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Fiberglass Pool Repair Tips

Fiberglass Pool Repair

Fiberglass swimming pools have a distinct advantage over concrete pools. Although they might seem less sturdy than concrete, fiberglass pools are actually durable and easy to maintain. They are also more economical to upkeep, as they need fewer chemicals and less scrubbing. However, it’s important to note that fiberglass pools can sometimes develop cracks or bulges. Here’s what you should know about fiberglass pool repair.

What Is a Fiberglass Pool?

Fiberglass pools are made from large, molded fiberglass structures that are coated with a gel to make them non-porous. You can choose from a variety of shapes and sizes to fit the space you have available. Typically, the pool structure is installed in the ground, and concrete is used to secure the pool in position.

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How Can You Tell If Your Fiberglass Pool Needs to Be Repaired?

Over time, hairline cracks, also known as spider cracks, can develop in the gel coat of a fiberglass pool. These tiny cracks aren’t harmful, but they can spoil the look of your pool. As the pool gets older, you might see larger cracks. If you notice damage that is wider than 1/8 inch and longer than a foot, there may be a problem with the foundation. In this situation, you will need to call a professional pool repair company.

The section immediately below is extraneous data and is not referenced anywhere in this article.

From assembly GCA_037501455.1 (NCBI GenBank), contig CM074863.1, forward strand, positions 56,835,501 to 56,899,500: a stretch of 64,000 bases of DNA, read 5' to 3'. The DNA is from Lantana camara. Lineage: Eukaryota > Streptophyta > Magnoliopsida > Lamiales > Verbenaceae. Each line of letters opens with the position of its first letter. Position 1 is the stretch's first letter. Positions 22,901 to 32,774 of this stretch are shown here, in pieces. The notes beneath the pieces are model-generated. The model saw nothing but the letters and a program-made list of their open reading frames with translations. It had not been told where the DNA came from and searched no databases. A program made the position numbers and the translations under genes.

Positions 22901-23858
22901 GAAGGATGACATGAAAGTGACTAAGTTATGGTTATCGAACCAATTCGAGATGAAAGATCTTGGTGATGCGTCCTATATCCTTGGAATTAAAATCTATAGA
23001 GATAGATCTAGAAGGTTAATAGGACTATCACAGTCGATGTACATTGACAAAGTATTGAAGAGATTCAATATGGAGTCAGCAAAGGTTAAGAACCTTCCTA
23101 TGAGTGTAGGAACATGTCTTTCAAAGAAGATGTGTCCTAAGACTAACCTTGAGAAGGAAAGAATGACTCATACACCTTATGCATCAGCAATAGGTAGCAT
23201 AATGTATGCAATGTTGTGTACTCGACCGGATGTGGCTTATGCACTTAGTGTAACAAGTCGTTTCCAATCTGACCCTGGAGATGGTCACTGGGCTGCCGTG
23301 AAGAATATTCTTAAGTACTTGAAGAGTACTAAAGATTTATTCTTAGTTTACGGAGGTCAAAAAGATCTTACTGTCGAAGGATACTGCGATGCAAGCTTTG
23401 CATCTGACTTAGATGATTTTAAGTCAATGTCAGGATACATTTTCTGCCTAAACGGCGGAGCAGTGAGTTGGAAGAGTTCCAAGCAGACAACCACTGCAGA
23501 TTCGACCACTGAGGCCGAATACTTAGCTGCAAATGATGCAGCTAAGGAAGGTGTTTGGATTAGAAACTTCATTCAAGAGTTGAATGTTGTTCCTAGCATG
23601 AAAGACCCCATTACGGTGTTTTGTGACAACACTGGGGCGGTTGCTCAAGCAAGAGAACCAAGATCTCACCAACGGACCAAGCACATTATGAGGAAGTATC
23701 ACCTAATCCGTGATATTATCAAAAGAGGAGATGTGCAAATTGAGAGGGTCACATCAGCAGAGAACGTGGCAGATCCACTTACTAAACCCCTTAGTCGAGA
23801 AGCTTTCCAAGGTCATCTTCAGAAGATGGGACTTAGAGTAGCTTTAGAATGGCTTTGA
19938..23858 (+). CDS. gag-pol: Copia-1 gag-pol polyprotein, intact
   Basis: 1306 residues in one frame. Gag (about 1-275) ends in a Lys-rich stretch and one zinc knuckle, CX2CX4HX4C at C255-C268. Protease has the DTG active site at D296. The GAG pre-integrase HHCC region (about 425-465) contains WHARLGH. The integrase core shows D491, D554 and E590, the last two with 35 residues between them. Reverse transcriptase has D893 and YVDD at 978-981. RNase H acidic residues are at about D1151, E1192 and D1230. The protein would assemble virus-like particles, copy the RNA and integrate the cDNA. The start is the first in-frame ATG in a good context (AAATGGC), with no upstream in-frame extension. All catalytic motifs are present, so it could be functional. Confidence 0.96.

Why is Fiberglass Pool Repair Important?

If you ignore minor cracks, they will grow and eventually become more expensive to fix. Water can leak from larger cracks. If these cracks are at the bottom, water can seep under the fiberglass shell. This can erode the foundation and lead to costly repairs.

Tools and Materials Required for Repairs

For fiberglass pool repairs, you will need some basic tools. A fiberglass repair kit is essential, along with an electric disk sander, putty knives, a clean cloth, acetone, and masking tape. You will also need a ribbed roller, a paint roller, and a sanding roller. It’s best to purchase a swimming pool repair kit from a pool supply store. This ensures that the items are compatible and won’t be damaged by the pool chemicals you use.

Six Tips for Fiberglass Pool Repair

Drain the Pool

First, drain the pool and let it dry completely. This lets you inspect the damaged areas more clearly. While it’s possible to make repairs underwater, it’s not recommended because the repair might not last if the area isn’t fully dry.